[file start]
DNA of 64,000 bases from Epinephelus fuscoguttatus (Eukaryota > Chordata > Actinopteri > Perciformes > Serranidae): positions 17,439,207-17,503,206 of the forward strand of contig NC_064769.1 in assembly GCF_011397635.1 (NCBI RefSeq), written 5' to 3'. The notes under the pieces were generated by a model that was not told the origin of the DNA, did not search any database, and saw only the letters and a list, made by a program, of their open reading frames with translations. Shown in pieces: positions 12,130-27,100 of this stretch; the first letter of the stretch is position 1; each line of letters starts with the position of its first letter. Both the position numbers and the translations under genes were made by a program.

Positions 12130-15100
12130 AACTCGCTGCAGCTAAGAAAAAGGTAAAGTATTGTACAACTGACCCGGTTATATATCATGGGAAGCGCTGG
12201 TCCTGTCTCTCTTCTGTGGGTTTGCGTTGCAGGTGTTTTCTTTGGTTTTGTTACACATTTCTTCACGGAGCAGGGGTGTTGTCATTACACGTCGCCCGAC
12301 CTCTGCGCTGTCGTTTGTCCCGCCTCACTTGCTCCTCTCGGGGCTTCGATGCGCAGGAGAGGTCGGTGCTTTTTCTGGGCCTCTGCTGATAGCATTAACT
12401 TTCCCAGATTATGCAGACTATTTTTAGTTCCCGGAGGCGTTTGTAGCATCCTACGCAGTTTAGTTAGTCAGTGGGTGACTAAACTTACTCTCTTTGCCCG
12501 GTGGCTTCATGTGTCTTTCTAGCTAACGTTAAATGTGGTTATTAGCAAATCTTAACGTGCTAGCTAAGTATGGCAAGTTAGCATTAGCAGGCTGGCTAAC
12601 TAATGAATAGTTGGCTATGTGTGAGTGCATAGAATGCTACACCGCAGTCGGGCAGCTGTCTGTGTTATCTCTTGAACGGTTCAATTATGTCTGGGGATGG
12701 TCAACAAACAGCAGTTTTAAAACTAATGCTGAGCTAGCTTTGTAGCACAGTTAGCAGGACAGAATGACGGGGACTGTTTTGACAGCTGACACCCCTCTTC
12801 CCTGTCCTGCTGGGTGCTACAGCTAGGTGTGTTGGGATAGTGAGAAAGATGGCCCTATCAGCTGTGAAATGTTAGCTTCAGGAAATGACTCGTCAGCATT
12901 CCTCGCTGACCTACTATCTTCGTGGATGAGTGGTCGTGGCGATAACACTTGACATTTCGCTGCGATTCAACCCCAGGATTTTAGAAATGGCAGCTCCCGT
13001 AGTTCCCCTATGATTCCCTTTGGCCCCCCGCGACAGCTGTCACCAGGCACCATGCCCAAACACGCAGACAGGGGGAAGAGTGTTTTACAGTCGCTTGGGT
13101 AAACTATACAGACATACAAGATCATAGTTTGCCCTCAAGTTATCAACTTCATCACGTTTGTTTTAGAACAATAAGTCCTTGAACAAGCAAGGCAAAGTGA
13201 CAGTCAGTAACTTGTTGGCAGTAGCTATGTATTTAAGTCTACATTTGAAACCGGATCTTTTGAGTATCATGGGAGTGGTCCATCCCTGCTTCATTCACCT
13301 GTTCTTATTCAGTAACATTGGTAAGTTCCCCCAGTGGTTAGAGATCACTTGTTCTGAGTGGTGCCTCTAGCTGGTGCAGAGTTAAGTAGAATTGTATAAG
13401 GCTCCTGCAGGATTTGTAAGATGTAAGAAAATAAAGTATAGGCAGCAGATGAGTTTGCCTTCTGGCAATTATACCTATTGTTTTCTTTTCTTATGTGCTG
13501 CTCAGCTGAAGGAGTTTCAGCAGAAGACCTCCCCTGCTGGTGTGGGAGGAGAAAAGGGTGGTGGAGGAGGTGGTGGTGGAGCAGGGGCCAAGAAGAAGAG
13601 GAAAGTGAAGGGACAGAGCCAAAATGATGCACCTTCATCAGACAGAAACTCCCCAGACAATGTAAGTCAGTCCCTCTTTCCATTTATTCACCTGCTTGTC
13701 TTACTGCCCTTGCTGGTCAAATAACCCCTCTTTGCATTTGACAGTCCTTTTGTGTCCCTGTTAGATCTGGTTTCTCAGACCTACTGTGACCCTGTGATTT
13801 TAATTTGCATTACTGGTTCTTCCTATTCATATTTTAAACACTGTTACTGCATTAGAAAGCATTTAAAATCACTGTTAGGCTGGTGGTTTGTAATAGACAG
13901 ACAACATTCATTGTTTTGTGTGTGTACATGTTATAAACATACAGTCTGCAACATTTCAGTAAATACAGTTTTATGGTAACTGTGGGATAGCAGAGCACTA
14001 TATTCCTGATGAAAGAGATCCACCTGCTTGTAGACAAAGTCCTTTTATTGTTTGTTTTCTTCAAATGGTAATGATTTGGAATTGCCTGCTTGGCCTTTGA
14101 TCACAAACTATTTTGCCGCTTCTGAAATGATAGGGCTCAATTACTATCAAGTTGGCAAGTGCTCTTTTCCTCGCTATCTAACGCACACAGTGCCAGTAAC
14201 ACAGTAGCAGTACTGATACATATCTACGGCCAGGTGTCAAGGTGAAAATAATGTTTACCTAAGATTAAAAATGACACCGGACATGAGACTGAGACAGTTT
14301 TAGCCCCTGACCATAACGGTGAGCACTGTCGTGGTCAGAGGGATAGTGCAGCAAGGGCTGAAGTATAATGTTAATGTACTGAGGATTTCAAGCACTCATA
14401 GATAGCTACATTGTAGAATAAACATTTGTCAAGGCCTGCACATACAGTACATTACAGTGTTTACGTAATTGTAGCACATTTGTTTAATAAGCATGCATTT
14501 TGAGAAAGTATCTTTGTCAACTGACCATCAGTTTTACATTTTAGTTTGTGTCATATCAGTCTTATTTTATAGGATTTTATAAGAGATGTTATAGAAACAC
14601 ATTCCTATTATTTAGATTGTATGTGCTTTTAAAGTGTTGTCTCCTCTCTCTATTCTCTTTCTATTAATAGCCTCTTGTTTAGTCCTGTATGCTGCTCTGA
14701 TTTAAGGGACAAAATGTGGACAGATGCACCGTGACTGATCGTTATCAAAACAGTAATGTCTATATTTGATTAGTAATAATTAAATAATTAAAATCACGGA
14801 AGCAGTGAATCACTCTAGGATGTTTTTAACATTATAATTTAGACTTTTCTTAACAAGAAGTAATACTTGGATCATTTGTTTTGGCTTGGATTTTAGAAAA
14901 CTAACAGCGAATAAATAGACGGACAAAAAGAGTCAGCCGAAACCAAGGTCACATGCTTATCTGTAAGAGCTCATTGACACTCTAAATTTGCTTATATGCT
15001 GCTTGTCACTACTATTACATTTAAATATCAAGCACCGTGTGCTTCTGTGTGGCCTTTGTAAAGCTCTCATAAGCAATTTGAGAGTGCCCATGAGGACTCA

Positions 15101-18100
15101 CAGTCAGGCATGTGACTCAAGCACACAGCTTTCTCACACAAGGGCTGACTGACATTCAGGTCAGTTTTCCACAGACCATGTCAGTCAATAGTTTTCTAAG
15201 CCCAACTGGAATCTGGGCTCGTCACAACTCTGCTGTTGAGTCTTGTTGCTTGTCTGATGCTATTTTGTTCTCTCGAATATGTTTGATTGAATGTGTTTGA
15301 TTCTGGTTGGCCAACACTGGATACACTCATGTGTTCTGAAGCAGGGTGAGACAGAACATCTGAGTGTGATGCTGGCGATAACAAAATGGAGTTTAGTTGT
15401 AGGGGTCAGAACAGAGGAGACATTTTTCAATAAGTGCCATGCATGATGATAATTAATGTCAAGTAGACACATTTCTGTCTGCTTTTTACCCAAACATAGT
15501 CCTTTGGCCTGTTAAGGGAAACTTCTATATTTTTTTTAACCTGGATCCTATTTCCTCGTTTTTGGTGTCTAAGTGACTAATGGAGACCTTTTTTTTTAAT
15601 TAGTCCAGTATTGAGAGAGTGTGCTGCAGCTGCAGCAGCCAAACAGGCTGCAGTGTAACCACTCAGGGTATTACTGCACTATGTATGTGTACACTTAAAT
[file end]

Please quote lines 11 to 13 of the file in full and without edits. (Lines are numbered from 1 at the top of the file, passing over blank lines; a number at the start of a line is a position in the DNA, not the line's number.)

12901 CCTCGCTGACCTACTATCTTCGTGGATGAGTGGTCGTGGCGATAACACTTGACATTTCGCTGCGATTCAACCCCAGGATTTTAGAAATGGCAGCTCCCGT
13001 AGTTCCCCTATGATTCCCTTTGGCCCCCCGCGACAGCTGTCACCAGGCACCATGCCCAAACACGCAGACAGGGGGAAGAGTGTTTTACAGTCGCTTGGGT
13101 AAACTATACAGACATACAAGATCATAGTTTGCCCTCAAGTTATCAACTTCATCACGTTTGTTTTAGAACAATAAGTCCTTGAACAAGCAAGGCAAAGTGA